Important Instructions for Oral Chemotherapy

Your doctor has prescribed chemotherapy that you will take orally. Your medication will either be a capsule or a tablet.

Your doctor or nurse will tell you when to take the drug, if it should be taken with or without food, and if you should avoid certain foods when you are taking the drug.

You will receive printed sheets of information about the drug, which explain the possible side effects and how to prevent or treat them at home.

You will be told:

  • What side effects to report immediately to your doctor or nurse.
  • What to do if you miss a dose.
  • What to do if you vomit less than 30 minutes after swallowing the drug.
  • What to do if you are unable to swallow your pills or capsule.
  • What to do with leftover pills and capsules when you are no longer taking the drug.
  • How to store your drug.


If refrigerated, do not place medications on the shelf nearest the freezer. Place in a zip-lock bag in the crisper bin.

  • Do not store medications in a bathroom with a shower because high humidity can damage the drug.

Important safety concerns when taking oral chemotherapy drugs at home:

  • Keep all drugs in a safe place away from children and pets.
  • There is no danger to others from usual contact with you by hugging, kissing, or sharing food.
  • Wash your hands before and after you touch your pills.
  • Caregivers should not touch the pills with bare hands and should wear latex gloves.

After chemotherapy treatment, the chemotherapy drug usually remains in the body for either three or seven days, depending upon the properties of the drug. The drug is excreted in the urine, stool, vomit, semen, and vaginal secretions during this time.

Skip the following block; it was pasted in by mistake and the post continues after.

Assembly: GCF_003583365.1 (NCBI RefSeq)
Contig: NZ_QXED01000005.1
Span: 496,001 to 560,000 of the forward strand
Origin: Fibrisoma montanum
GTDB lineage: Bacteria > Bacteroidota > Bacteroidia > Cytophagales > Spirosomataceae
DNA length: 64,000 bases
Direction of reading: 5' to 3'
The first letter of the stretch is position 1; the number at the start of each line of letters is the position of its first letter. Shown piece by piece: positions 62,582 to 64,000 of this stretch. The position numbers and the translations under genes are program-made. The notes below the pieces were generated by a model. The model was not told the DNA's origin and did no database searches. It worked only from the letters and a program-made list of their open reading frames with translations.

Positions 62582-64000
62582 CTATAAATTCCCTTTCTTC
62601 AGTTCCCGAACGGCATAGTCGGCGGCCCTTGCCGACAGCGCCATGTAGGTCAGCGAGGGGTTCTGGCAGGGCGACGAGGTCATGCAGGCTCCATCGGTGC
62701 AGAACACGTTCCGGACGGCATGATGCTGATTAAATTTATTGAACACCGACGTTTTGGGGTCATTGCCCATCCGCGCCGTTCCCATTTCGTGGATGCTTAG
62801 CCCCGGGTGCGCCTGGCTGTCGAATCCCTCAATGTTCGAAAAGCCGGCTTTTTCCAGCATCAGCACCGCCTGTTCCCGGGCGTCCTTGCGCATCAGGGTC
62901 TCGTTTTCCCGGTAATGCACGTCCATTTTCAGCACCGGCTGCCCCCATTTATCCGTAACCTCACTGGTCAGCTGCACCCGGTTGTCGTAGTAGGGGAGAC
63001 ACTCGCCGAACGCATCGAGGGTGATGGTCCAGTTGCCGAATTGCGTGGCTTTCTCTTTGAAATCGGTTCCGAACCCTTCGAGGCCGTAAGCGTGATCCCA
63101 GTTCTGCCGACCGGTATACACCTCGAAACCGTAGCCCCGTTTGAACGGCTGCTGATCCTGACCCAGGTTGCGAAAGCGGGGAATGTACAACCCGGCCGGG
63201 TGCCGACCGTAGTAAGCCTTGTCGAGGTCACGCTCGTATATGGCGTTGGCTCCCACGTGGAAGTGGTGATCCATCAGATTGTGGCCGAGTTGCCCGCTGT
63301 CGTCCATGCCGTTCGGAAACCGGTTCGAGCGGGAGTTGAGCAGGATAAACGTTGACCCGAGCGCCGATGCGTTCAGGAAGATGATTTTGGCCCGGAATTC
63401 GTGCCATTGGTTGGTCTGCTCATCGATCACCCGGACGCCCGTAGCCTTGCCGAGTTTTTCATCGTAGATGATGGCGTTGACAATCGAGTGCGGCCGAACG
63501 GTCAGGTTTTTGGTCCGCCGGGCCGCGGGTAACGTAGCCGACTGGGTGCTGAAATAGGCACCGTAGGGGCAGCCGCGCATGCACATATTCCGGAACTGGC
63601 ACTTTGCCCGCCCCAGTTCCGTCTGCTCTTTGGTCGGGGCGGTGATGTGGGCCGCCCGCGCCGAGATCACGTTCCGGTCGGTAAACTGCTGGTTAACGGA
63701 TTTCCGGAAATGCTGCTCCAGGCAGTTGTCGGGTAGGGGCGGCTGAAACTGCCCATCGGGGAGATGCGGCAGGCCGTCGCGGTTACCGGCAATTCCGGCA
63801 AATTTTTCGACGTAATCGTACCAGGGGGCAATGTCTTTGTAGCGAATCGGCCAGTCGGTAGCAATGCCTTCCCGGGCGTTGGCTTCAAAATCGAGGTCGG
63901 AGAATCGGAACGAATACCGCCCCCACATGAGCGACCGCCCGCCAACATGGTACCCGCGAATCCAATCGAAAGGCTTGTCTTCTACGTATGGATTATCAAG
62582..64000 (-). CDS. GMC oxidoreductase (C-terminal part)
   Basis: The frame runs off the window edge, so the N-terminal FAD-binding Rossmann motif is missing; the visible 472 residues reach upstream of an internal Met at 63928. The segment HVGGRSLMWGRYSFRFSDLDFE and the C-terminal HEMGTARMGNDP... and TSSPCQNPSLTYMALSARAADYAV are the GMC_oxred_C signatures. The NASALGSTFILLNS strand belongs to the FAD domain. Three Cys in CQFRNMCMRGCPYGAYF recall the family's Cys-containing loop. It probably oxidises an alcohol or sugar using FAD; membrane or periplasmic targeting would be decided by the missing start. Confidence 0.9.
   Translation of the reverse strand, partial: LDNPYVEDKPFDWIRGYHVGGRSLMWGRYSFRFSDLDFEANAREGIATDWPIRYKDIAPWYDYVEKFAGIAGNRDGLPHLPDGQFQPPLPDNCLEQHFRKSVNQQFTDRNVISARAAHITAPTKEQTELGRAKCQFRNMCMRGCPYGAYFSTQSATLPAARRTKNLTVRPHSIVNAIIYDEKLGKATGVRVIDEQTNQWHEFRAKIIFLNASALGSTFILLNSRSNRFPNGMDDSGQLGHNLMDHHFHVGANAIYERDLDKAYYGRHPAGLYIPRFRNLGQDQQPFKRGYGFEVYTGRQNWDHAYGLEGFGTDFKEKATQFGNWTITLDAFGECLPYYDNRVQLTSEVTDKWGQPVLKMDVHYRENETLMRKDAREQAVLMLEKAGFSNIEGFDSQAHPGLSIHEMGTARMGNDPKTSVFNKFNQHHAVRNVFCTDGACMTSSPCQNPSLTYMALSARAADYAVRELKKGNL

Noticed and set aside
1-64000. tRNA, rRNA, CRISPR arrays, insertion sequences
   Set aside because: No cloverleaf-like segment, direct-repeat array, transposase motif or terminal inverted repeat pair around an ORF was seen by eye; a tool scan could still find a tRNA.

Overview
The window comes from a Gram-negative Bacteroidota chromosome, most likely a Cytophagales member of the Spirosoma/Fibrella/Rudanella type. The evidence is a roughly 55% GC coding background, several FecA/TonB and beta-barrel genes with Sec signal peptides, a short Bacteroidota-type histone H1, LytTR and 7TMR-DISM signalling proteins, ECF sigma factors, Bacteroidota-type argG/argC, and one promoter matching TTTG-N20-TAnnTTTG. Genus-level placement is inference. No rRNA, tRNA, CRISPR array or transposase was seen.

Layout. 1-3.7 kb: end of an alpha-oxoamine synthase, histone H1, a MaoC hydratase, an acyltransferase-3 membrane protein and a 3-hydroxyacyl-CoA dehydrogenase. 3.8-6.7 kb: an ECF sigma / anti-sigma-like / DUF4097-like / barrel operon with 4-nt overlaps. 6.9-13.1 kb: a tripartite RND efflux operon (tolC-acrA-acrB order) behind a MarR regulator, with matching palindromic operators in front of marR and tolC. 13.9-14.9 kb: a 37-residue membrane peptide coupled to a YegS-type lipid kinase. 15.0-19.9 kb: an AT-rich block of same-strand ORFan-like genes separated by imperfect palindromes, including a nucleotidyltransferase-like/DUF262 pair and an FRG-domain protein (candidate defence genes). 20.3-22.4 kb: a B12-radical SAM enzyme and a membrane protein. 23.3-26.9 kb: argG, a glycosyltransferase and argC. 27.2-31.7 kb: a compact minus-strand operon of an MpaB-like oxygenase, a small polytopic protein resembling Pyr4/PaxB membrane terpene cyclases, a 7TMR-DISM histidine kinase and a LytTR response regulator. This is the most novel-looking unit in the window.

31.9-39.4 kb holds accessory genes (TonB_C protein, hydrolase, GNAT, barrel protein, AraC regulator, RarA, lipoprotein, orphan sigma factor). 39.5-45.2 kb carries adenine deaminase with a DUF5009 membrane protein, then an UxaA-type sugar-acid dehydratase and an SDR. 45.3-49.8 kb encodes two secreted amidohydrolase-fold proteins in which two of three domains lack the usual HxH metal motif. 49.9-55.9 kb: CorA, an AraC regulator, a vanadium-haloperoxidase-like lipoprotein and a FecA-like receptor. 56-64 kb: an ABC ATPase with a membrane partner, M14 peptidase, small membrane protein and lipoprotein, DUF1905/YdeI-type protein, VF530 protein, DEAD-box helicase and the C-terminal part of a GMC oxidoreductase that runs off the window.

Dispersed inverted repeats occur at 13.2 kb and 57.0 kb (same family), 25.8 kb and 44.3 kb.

Your doctor or nurse will tell you how many days your body fluids are possibly harmful if direct skin contact occurs. If urine, stool, or vomit come in contact with your hands or other body parts, wash the area immediately with soap and water. If caretakers have contact with your body wastes, they should wear latex gloves. After using the toilet, flush it immediately. If you have young children or pets in the home that may have contact with the toilet, flush the toilet twice. The use of condoms is recommended for three or seven days after therapy to protect your partner from exposure to chemotherapy drugs in your body fluids.

If you are unable to swallow pills:

  • Ask your doctor if you can crush your pills or open your capsules.
  • Find an area that is away from air flow such as from a fan, air conditioner, or window, and away from where food is prepared.
  • Cover the work area with a plastic, disposable cloth or mat.
  • Wash your hands.
  • Mix crushed pills or the contents of an open capsule with applesauce, juice, or flavored syrup.
  • After mixing, place all items used to mix the medication into a zip-lock bag and then place the sealed bag in a sealed, hard plastic container such as a detergent bottle. This includes the open capsule pieces, the stirrers, gloves, mat, and any other clean-up materials.
  • Throw the container in your household trash.

If you have questions, please contact your doctor or nurse.

New June 2011         

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